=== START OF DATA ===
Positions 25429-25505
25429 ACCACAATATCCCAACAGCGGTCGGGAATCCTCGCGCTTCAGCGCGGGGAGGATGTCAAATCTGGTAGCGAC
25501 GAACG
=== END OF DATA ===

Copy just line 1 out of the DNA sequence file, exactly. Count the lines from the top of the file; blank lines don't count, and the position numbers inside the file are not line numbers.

Positions 25429-25505